By Angela Giuffrida and Monika Grzesik
Crushed aggregate from new plant could be used for first and second layering on projects.
Road contractors could avoid the brunt of rising asphalt prices when a new recycling plant for construction waste in Dubai comes on stream in September this year.
Asphalt prices jumped 40% between 2005 and 2006, and the cost per tonne currently stands at around US $120-130 (AED440-447), according to figures from Al Futtaim Tarmac.
But now road projects in the region could be executed more cheaply, with the first recycling plant for construction and demolition waste being set up by Emirates Recycling, a joint-venture between Al Rostamani Group and the Italian General Work infrastructure development company.
The $18 million project will be implemented on a BOOT (build, own, operate, transfer) basis in cooperation with Dubai Municipality.
It will have the capacity to convert more than eight million tonnes of the construction and demolition waste material generated annually in Dubai into useable road and construction base aggregate.
According to figures from DM, construction and demolition waste makes up 75% of all the waste produced in Dubai each year, 50% of which could be recycled.
"Currently, the waste material coming out of construction sites is not segregated, such as plastic, wood, steel and pieces of aluminium," said Kewal Thapar, group head - corporate development, Al Rostamani Group.
"All of this material will be segregated at the plant. Metal, for example, will be segregated using specialised machinery, while wood and plastic will be segregated manually. We then crush the material into smaller aggregates. This material, we believe, is ideal for the first layer needed in road construction. When you crush it down even further you get a combination of aggregate and stone, which could be used for first and second road layering. It will definitely bring down the cost of producing a road."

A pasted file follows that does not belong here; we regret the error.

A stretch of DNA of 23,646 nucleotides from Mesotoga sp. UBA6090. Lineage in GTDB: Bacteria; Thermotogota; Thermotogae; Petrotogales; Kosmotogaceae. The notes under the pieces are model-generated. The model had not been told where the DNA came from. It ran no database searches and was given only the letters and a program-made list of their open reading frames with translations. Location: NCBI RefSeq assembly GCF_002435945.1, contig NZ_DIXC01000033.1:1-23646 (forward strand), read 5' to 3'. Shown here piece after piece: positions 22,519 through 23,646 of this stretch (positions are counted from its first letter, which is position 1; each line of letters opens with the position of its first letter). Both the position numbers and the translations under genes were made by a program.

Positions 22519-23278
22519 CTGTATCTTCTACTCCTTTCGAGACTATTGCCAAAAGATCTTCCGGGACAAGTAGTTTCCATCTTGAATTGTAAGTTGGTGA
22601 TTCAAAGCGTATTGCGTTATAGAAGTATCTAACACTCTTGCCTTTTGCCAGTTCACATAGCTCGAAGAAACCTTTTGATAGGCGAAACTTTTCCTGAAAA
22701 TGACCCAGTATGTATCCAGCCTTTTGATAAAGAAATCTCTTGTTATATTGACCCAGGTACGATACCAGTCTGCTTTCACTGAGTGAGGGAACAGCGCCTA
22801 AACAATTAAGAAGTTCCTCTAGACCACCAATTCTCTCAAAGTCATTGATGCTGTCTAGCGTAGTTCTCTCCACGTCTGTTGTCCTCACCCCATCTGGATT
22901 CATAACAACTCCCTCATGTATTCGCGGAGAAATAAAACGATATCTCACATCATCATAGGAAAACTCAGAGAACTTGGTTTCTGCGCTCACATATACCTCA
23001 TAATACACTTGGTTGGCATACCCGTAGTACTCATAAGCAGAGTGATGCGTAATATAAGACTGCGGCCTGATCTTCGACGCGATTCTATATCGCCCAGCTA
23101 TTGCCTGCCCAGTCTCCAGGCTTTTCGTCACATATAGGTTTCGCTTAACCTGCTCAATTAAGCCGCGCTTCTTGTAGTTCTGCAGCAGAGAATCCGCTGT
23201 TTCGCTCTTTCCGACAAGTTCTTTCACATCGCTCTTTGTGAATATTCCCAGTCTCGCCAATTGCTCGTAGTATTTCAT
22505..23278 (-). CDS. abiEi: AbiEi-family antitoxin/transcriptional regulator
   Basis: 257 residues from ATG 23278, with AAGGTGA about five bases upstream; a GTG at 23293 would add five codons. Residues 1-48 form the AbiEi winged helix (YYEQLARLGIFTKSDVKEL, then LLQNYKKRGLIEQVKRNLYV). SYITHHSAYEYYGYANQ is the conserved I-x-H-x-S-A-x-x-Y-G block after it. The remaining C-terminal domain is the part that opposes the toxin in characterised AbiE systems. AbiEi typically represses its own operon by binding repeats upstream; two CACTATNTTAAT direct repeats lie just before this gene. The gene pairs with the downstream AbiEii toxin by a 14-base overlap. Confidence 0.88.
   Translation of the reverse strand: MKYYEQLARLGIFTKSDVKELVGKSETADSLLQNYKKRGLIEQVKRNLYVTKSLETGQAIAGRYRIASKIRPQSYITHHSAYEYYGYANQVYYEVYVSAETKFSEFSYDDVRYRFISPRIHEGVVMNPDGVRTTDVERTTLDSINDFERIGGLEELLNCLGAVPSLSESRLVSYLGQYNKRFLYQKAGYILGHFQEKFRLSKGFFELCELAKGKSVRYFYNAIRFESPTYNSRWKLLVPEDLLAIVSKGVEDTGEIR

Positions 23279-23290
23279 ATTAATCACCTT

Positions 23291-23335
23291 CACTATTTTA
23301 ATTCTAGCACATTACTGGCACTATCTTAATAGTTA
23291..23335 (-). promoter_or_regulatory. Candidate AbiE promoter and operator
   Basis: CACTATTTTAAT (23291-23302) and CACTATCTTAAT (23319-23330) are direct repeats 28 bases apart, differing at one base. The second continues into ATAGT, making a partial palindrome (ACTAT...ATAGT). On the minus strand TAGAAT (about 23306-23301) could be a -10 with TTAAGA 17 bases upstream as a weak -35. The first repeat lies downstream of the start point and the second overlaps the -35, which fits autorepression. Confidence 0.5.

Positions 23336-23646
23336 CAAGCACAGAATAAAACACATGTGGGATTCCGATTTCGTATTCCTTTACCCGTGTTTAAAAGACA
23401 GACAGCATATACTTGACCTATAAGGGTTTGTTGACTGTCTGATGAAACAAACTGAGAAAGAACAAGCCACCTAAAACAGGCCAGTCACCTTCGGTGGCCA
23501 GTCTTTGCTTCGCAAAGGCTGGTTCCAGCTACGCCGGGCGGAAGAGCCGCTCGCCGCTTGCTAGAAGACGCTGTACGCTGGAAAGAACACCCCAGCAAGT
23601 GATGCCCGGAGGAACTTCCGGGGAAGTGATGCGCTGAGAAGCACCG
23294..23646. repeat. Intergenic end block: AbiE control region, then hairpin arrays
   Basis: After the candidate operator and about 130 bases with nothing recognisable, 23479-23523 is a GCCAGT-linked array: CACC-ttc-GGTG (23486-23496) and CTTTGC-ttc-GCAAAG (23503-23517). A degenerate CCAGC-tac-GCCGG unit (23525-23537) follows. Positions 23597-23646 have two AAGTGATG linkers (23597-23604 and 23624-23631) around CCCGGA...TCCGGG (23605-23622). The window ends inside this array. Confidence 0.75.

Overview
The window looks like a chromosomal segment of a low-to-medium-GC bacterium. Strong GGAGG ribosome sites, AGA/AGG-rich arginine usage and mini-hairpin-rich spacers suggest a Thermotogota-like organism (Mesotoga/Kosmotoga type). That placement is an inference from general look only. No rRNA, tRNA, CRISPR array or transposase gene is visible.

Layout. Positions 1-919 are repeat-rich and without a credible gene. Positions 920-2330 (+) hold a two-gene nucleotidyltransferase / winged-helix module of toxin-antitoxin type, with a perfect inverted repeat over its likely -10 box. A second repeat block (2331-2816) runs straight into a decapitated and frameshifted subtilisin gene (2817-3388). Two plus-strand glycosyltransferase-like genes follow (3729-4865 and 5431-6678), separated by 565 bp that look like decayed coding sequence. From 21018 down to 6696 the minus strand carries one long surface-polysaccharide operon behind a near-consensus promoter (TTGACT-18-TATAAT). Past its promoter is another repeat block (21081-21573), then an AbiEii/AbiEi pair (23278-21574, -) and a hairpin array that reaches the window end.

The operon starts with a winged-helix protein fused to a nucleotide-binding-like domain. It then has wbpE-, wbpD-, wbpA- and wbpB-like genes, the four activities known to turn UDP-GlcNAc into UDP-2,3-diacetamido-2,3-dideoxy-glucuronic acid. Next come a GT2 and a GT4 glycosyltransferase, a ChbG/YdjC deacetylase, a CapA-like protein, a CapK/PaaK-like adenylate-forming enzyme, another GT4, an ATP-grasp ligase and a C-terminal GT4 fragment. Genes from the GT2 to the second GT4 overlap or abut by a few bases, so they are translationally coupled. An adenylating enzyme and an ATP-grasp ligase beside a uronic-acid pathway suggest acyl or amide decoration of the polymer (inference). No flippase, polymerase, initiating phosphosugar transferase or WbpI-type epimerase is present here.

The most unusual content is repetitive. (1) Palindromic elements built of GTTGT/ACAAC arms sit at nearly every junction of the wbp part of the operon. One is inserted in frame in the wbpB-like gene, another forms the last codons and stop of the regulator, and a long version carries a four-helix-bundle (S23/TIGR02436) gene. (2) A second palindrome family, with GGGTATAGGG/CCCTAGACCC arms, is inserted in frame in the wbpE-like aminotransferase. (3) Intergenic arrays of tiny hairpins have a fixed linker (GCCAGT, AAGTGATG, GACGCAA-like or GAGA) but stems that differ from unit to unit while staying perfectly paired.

The plant will be able to crush asphalt down into four different aggregates, as well as produce aggregate that could be used to make new asphalt.
"We will use two different types of machinery for this. One is a primary crusher and one is a big screen," said Roberto Biasizzo, managing director, Emirates Recycling. "The most important aggregate is the fine-sized asphalt, which contains a high quantity of bitumen."
Although road contractors agree the move would cut costs, getting recycled material approved for use in projects could take longer.
"Using recycled products would be a massive saving, as getting hold of primary aggregate at the moment is very difficult, not only because of the number of sources but also because of the number of vehicles available to move it," said Andy Bird, asphalt business manager, Al Futtaim Tarmac.
"Primary asphalt used on each job we do for DM, for example, has to be approved, and this can be a lengthy process, so for secondary aggregate produced from construction waste, this could take even longer. Even though DM is backing the recycling plant, the key thing will be getting the technical department on side too."